How credit scores work, how a score is calculated
Ever wonder why you can go online and be approved for credit within 60 seconds? Or get pre-
qualified for a car without anyone even asking you how much money you make? Or why you get
one interest rate on loans, while your neighbor gets another?
The answer is credit scoring.
Your credit score is a number generated by a mathematical algorithm -- a formula -- based on
information in your credit report, compared to information on tens of millions of other people.
The resulting number is a highly accurate prediction of how likely you are to pay your bills.
If it sounds arcane and unimportant, you couldn't be more wrong. Credit scores are used
extensively, and if you've gotten a mortgage, a car loan, a credit card or auto insurance, the rate
you received was directly related to your credit score. The higher the number, the better you look
to lenders. People with the highest scores get the lowest interest rates.
Lenders can use one of many different credit-scoring models to determine if you are
creditworthy. Different models can produce different scores. However, lenders use some scoring
models more than others. The FICO score is one such popular scoring method.
Its scale runs from 300 to 850. The vast majority of people will have scores between 600 and
800. A score of 720 or higher will get you the most favorable interest rates on a mortgage,
according to data from Fair Isaac Corp., a California-based company that developed the first
credit score as well as the FICO score.
Fair Isaac reports that the American public's credit scores break out along these lines:
Credit score Percentage
499 and below 2 percent
500-549 5 percent
550-599 8 percent
600-649 12 percent
650-699 15 percent
700-749 18 percent
750-799 27 percent
800 and above 13 percent
Currently, each of the three major credit bureaus uses their own version of the FICO scoring
method -- Equifax has the BEACON score, Experian has the Experian/Fair Isaac Risk Model and
TransUnion has the EMPIRICA score. The three versions can come up with varying scores
because they use different algorithms. (Variance can also occur because of differences in data
contained in different credit reports.)
What's the big deal?
No matter which scoring model lenders use, it pays to have a great credit score. Your credit score
affects whether you get credit or not, and how high your interest rate will be. A better score can
lower your interest rate.
Powerful little number
If you rented an apartment, got braces, bought cell phone service, applied for a job that involved
handling a lot of money, or needed to get utilities connected, there's a good chance your score
Key factors of your score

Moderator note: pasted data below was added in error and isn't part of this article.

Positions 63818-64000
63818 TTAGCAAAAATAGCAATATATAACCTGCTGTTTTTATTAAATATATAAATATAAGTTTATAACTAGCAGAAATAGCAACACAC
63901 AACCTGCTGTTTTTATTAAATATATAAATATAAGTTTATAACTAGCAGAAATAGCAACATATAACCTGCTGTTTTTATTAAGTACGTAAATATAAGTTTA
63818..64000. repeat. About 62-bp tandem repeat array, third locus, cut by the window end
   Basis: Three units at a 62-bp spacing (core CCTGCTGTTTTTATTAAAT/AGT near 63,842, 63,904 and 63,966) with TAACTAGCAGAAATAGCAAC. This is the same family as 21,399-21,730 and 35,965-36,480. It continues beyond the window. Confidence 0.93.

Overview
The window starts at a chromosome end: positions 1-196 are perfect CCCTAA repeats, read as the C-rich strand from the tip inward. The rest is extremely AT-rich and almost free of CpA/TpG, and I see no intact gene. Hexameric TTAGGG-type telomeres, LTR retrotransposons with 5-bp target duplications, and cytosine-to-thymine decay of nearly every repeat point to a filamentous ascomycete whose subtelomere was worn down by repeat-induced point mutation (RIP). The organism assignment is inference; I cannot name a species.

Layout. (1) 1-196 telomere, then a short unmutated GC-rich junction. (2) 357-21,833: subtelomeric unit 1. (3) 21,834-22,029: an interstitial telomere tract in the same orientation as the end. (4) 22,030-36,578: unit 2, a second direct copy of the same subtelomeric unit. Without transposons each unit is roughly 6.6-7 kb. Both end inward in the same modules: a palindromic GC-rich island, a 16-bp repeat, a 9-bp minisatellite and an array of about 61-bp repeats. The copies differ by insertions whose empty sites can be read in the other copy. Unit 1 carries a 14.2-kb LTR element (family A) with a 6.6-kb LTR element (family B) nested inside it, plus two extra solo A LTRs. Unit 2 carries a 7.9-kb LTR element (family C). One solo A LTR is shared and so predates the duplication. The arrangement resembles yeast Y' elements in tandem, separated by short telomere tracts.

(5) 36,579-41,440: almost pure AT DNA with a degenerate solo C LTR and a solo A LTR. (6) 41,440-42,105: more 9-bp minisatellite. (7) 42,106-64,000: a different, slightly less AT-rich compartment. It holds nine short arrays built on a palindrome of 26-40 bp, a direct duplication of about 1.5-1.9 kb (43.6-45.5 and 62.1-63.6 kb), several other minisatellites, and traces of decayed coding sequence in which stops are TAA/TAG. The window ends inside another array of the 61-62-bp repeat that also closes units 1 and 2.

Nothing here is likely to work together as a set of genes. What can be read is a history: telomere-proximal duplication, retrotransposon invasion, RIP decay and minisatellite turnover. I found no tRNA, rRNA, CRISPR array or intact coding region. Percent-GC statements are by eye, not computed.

1. How you pay your bills (35 percent of the score)
The most important factor is how you've paid your bills in the past, placing the most emphasis on
recent activity. Paying all your bills on time is good. Paying them late on a consistent basis is
bad. Having accounts that were sent to collections is worse. Declaring bankruptcy is worst.
2. Amount of money you owe and the amount of available credit (30 percent)
The second most important area is your outstanding debt -- how much money you owe on credit
cards, car loans, mortgages, home equity lines, etc. Also considered is the total amount of credit
you have available. If you have 10 credit cards that each have $10,000 credit limits, that's
$100,000 of available credit. Statistically, people who have a lot of credit available tend to use it,
which makes them a less attractive credit risk.
3. Length of credit history (15 percent)
The third factor is the length of your credit history. The longer you've had credit -- particularly if
it's with the same credit issuers -- the more points you get.
4. Mix of credit (10 percent)
The best scores will have a mix of both revolving credit, such as credit cards, and installment
credit, such as mortgages and car loans.
5. New credit applications (10 percent)
The final category is your interest in new credit -- how many credit applications you're filling
out. The model compensates for people who are rate shopping for the best mortgage or car loan
What doesn't count in a score
The scoring model doesn't look at:
? job or length of employment at your job
? marital status
? whether you've been turned down for credit
? length of time at your current address
? whether you own a home or rent
? information not contained in your credit report
Credit scores are not perfect
The major drawback to credit scoring is that it relies on information in your credit report, which
is quite likely to contain errors. That's why it's critical that you check your credit reports
annually, or at the very least three to six months before planning to buy a house or a car. That
will give you sufficient time to correct any errors before a lender pulls your score.
How to calculate the APR on a credit card?Your APR is applied on a daily basis to the average daily balance you carry each month.You can minimize the amount of interest you pay by paying down your daily balance on your credit card.You can avoid paying interest altogether by repaying the entire balance before your statement date.Read more stories from Personal Finance Insider.
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